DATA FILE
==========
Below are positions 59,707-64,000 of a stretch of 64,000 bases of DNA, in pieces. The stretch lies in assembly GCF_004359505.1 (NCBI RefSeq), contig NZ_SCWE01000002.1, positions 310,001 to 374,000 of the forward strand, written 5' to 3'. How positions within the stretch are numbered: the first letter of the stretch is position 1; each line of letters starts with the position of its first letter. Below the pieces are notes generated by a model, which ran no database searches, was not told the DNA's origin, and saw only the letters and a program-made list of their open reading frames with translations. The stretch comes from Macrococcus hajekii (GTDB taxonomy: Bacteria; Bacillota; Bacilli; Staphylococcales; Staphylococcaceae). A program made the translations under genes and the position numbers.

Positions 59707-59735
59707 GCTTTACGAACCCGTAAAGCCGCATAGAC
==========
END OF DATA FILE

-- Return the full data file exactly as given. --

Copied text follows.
Below are positions 59,707-64,000 of a stretch of 64,000 bases of DNA, in pieces. The stretch lies in assembly GCF_004359505.1 (NCBI RefSeq), contig NZ_SCWE01000002.1, positions 310,001 to 374,000 of the forward strand, written 5' to 3'. How positions within the stretch are numbered: the first letter of the stretch is position 1; each line of letters starts with the position of its first letter. Below the pieces are notes generated by a model, which ran no database searches, was not told the DNA's origin, and saw only the letters and a program-made list of their open reading frames with translations. The stretch comes from Macrococcus hajekii (GTDB taxonomy: Bacteria; Bacillota; Bacilli; Staphylococcales; Staphylococcaceae). A program made the translations under genes and the position numbers.

Positions 59707-59735
59707 GCTTTACGAACCCGTAAAGCCGCATAGAC